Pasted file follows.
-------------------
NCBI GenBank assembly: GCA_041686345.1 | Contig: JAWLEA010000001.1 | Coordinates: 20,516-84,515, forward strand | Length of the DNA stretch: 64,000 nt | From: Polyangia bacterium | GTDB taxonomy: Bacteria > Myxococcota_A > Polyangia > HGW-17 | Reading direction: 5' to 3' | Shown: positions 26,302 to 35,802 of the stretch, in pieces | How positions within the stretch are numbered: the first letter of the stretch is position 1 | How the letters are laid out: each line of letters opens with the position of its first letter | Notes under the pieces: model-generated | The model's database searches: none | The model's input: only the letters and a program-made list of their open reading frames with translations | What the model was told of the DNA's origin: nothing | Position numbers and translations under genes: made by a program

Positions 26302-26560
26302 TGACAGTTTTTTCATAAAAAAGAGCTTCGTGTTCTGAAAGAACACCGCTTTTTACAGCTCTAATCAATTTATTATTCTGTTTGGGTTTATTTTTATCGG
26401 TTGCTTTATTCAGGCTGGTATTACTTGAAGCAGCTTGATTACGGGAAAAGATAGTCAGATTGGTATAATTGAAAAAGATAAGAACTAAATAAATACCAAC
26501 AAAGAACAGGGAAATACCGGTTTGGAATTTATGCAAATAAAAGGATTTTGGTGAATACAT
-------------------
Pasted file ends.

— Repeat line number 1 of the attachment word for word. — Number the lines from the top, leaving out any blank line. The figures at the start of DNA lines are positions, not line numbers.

NCBI GenBank assembly: GCA_041686345.1 | Contig: JAWLEA010000001.1 | Coordinates: 20,516-84,515, forward strand | Length of the DNA stretch: 64,000 nt | From: Polyangia bacterium | GTDB taxonomy: Bacteria > Myxococcota_A > Polyangia > HGW-17 | Reading direction: 5' to 3' | Shown: positions 26,302 to 35,802 of the stretch, in pieces | How positions within the stretch are numbered: the first letter of the stretch is position 1 | How the letters are laid out: each line of letters opens with the position of its first letter | Notes under the pieces: model-generated | The model's database searches: none | The model's input: only the letters and a program-made list of their open reading frames with translations | What the model was told of the DNA's origin: nothing | Position numbers and translations under genes: made by a program